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  9.  73
    Virtual Reality Translation of Judith Thomson's Violinist Analogy.Erick Ramirez, Miles Elliott, Scott LaBarge & Carl Maggio - manuscript
    A virtual reality translation of Judith Thomson's Violinist Analogy. These modules are free to download and use in the classroom and for research/x-phi purposes. -/- *Requires an Oculus Rift or HTC Vive and VR capable computer. To open the files, uncompress the downloaded .zip folder and run the executable (.exe) file.
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  10.  12
    Virtual Reality Analgesia During Venipuncture in Pediatric Patients With Onco-Hematological Diseases.Barbara Atzori, Hunter G. Hoffman, Laura Vagnoli, David R. Patterson, Wadee Alhalabi, Andrea Messeri & Rosapia Lauro Grotto - 2018 - Frontiers in Psychology 9.
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  11.  18
    Immersive Virtual Reality and Virtual Embodiment for Pain Relief.Marta Matamala-Gomez, Tony Donegan, Sara Bottiroli, Giorgio Sandrini, Maria V. Sanchez-Vives & Cristina Tassorelli - 2019 - Frontiers in Human Neuroscience 13.
  12.  89
    The Convergence of Virtual Reality and Social Networks: Threats to Privacy and Autonomy.Fiachra O’Brolcháin, Tim Jacquemard, David Monaghan, Noel O’Connor, Peter Novitzky & Bert Gordijn - 2016 - Science and Engineering Ethics 22 (1):1-29.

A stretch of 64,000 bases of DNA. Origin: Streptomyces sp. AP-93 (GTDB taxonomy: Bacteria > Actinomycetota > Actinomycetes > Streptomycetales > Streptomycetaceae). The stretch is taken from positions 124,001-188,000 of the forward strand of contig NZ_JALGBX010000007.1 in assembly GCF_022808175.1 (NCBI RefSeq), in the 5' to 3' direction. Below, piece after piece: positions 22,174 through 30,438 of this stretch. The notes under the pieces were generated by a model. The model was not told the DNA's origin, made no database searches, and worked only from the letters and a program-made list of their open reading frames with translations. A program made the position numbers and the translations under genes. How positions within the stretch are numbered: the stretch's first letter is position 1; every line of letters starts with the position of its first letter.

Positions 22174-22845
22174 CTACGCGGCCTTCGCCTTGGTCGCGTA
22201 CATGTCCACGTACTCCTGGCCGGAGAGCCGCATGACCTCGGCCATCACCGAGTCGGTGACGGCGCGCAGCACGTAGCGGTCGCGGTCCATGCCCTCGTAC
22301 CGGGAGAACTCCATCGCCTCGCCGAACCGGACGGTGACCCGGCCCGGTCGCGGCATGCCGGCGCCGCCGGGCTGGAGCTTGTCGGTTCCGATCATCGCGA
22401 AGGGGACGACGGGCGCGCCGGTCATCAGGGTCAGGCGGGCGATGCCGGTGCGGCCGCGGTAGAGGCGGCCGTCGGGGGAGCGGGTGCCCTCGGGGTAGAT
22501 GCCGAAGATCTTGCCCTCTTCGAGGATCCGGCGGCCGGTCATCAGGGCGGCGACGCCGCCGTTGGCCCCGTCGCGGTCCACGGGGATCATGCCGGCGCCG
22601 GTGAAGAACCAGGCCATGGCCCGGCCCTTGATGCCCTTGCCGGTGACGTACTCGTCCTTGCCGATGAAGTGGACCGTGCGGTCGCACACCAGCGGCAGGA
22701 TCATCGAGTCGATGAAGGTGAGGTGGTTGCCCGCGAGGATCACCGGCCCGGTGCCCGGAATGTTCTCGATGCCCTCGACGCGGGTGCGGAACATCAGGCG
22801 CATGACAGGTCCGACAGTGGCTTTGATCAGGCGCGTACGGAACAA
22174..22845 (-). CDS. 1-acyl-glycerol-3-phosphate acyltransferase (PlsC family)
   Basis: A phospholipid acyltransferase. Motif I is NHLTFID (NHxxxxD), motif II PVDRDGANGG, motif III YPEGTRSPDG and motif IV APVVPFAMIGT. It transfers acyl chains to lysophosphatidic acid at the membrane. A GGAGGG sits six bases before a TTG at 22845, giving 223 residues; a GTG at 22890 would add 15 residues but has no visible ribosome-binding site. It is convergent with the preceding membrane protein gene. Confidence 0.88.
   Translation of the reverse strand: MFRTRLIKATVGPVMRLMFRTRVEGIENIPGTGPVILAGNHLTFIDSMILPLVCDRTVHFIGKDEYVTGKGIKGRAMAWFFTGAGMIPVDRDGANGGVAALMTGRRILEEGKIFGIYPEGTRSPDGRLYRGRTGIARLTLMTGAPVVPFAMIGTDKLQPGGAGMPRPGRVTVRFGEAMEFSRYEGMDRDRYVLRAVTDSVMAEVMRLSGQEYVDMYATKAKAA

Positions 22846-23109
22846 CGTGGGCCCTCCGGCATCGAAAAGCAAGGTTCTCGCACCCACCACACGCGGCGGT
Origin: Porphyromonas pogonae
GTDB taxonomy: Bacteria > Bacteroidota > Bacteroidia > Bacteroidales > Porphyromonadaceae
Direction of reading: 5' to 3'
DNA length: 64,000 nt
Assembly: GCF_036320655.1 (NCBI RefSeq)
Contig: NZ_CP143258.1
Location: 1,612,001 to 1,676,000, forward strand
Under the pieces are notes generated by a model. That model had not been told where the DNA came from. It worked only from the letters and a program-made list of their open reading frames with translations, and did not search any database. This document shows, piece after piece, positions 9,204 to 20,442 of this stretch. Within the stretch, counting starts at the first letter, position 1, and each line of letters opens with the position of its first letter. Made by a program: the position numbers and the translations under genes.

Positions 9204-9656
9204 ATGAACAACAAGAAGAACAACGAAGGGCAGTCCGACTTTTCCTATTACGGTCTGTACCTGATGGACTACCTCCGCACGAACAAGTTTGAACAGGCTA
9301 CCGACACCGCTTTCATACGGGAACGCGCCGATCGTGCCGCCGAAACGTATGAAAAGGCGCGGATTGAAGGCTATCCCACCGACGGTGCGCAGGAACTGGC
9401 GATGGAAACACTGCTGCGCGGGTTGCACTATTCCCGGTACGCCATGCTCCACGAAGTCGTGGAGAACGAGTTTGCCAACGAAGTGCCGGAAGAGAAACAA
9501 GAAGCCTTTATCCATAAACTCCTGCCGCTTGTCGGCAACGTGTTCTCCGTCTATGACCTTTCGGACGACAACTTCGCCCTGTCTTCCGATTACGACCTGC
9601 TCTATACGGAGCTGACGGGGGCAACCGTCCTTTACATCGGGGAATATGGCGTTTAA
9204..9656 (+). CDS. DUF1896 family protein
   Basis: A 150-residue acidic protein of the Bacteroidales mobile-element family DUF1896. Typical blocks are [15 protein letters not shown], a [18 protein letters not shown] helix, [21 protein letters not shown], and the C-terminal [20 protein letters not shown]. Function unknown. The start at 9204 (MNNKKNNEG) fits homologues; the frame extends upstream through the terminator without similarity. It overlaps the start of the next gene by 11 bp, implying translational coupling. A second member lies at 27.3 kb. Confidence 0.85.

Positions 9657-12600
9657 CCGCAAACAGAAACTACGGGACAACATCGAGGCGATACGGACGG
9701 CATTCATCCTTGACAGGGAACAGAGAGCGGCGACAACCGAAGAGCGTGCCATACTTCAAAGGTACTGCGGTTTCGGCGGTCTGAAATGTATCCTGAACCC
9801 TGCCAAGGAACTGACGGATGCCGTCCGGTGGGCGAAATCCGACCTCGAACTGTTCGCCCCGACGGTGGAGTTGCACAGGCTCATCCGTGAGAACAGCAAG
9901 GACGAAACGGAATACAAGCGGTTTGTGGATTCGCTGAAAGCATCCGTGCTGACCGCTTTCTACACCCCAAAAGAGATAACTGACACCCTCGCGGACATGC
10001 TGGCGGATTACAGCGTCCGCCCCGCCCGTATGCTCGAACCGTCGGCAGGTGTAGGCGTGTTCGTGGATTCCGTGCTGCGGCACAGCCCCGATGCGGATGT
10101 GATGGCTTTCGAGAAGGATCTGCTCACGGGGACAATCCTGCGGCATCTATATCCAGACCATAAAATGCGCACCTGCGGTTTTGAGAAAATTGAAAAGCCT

The rapid evolution of information, communication and entertainment technologies will transform the lives of citizens and ultimately transform society. This paper focuses on ethical issues associated with the likely convergence of virtual realities and social networks, hereafter VRSNs. We examine a scenario in which a significant segment of the world’s population has a presence in a VRSN. Given the pace of technological development and the popularity of these new forms of social interaction, this scenario is plausible. However, it brings (...)
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  13.  19
    Virtual Reality for Neurorehabilitation and Cognitive Enhancement.Danko D. Georgiev, Iva Georgieva, Zhengya Gong, Vijayakumar Nanjappan & Georgi V. Georgiev - 2021 - Brain Sciences 11 (2):221.